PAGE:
My protagonist and me

The protagonist in my novel has a problem of knowing—and owning—who she is. That’s a problem for all of us, in varying degrees. Dale Carnegie said that when you and I meet, there are actually six persons represented: first, the person I think I am; second, the one you think I am; and third, there’s the real me (which we’re both trying to discover). The same applies to you, so between our mutual ignorance and duplicity, we’re trying to get acquainted with six personalities floating around—four of which are false.

My defective ability to perceive (and acknowledge) the truth about me hinders my journey of self-discovery—of becoming what I should be. (Yes, should. More about that at another time.) As a writer, my characters take form, breathe, act and interact out of my perceptions of myself and others. You could say that I leave traces of my emotional DNA (using the term loosely) in the portrayal of the characters that populate my story. You as the reader find them compelling or off-putting relative to the skill with which I expose the lies they tell themselves and others; or show what or who they will sacrifice to get what they want … and even define what it is that they want.

This brings us back to my protagonist, a people-pleaser afraid to stand up for herself. She wants acceptance and compromises her integrity to get it. By denying who she really is, she loses both acceptance and identity. We know people like this; fearing rejection, they bend to the will of others. Sadly, each of us at various times has caved when we should have stood our ground.

I have to ask: Why do I do this? Why not be the brave principled person I set out to be? Simply, at the time, I don’t trust who I am … or I’m afraid you won’t like me when you find out. I’ll never forget the words of a dear friend after he was honored by the Governor of Oregon and before he died in an accident: “If people really knew me—what I am—they wouldn’t like me.”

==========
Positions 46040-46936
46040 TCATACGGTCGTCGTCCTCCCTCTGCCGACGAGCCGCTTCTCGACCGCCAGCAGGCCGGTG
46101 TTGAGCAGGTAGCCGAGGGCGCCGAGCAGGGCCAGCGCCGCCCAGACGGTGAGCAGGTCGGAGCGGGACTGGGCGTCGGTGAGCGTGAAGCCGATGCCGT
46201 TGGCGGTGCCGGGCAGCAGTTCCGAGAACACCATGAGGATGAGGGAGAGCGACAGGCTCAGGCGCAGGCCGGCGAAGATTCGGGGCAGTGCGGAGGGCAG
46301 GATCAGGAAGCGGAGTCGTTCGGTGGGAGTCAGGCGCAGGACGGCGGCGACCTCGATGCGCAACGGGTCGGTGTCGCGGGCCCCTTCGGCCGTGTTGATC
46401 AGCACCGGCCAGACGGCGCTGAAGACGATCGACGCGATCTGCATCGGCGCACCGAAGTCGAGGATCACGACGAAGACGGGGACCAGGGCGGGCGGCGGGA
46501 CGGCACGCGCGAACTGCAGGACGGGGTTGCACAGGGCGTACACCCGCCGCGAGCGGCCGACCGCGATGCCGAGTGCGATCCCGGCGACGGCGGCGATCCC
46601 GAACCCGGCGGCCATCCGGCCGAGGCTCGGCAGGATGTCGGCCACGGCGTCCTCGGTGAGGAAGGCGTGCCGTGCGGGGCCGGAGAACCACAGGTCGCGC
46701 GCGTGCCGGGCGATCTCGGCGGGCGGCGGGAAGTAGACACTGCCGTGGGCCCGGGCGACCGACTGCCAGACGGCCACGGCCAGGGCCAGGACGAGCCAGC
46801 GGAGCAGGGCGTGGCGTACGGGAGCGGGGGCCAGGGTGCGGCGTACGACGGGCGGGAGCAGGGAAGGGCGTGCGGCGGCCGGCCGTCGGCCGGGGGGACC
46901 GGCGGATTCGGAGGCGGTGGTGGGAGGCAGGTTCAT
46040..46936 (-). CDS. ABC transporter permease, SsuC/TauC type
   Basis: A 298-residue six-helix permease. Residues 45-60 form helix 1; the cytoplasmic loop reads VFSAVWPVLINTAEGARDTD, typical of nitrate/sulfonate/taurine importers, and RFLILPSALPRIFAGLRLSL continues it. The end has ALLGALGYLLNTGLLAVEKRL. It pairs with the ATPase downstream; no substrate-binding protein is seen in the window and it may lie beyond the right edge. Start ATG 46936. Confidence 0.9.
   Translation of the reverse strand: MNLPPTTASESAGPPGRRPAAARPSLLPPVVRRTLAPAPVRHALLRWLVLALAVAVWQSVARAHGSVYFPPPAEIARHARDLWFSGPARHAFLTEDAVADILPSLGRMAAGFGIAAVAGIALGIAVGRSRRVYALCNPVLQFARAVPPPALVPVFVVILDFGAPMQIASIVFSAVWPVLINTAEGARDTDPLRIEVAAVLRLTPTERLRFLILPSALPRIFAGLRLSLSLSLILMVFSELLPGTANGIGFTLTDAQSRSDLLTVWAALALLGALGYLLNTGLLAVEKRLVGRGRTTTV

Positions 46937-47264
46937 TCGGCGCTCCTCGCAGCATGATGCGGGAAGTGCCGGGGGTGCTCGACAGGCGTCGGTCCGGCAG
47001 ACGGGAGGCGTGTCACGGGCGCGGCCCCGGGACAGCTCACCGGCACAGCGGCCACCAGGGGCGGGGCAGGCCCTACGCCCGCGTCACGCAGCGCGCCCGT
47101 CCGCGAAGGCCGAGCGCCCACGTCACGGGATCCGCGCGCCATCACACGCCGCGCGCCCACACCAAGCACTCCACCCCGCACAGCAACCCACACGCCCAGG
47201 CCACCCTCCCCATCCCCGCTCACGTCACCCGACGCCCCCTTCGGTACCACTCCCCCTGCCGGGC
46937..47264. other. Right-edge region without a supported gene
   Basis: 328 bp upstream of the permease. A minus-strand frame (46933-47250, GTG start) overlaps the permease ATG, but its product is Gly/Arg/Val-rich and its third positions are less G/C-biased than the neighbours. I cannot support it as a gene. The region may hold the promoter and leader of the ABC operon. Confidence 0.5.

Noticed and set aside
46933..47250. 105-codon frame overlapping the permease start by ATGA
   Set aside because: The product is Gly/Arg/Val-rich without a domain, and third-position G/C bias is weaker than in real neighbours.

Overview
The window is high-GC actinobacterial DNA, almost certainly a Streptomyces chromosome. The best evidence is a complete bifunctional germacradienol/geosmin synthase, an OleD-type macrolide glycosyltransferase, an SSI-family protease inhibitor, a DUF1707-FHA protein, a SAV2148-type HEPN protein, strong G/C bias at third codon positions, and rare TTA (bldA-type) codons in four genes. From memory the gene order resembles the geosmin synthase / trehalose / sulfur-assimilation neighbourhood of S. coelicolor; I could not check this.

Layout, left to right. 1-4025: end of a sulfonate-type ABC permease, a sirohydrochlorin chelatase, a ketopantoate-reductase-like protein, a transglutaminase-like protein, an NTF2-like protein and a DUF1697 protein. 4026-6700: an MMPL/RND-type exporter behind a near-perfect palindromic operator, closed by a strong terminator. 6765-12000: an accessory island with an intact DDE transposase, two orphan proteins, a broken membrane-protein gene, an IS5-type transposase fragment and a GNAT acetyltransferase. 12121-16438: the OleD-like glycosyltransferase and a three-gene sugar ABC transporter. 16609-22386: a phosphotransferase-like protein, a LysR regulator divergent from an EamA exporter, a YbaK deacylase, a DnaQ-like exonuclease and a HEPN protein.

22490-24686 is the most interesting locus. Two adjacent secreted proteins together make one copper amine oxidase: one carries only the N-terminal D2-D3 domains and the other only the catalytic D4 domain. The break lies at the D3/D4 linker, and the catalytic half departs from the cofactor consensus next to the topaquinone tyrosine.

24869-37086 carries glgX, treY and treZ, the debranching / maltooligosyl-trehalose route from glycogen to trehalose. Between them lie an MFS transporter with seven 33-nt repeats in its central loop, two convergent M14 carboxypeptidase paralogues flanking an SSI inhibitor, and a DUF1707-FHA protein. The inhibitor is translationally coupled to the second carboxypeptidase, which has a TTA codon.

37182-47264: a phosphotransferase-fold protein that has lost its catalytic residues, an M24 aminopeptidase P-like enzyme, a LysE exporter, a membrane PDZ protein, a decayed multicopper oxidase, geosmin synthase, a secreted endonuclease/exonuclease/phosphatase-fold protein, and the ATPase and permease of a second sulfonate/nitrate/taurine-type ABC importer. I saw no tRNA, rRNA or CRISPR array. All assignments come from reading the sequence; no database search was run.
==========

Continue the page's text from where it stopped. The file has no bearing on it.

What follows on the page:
This says I don’t believe the God who made me, who told us in Psalm 139 that “I praise you because I am fearfully and wonderfully made; your works are wonderful, I know that full well.”

That, of course, is an exhilarating way to look at oneself. It’s absolutely exciting to know that I am a fantastic creation of God’s handiwork. The protagonist of my novel—based upon a real person much like you and me—could not, in the beginning, admit the truth of who she was.

She hid behind façades propped up to depict what she thought other people wanted her to be at any particular moment. As a child growing up, she was made to feel and think things about herself that were not true. Consequently, she lived inconsistently with truth.

Perhaps that’s your story, too. But it doesn’t have to be.


About samuelehall

A follower of Jesus, husband, father of 3 adult children, writer and learner.
This entry was posted in Finding me ... and you. Bookmark the permalink.

9 Responses to My protagonist and me

  1. Marilyn Ebbs says:

    I couldn’t agree more, Sam. As a writer, as a person, as a child of God. Keep up the writing and the growing.

  2. Linda Gharib says:

    Wow- I’m just writing a humorous speech about this same concept….
    I did not mean that your blog was funny. Actually, it brought me to tears. I am writing a humorous speech but on this very deep subject – that of knowing who we are before God. Your article was serious – and beautiful and I can’t wait to read your story. I’m sorry that I wasn’t thorough in explaining myself. My “wow” was due to the fact that your subject matter is exactly what was on my mind on the day that Tim posted this. Please stay on the sidewalk!!!!!! 🙂 No one who can comprehend what they read could possibly laugh at your writing. Forgive me for misleading you as to how your words touched me. Seriously, I was brought to tears by your concept and grateful to God that He gave me this same message. 🙂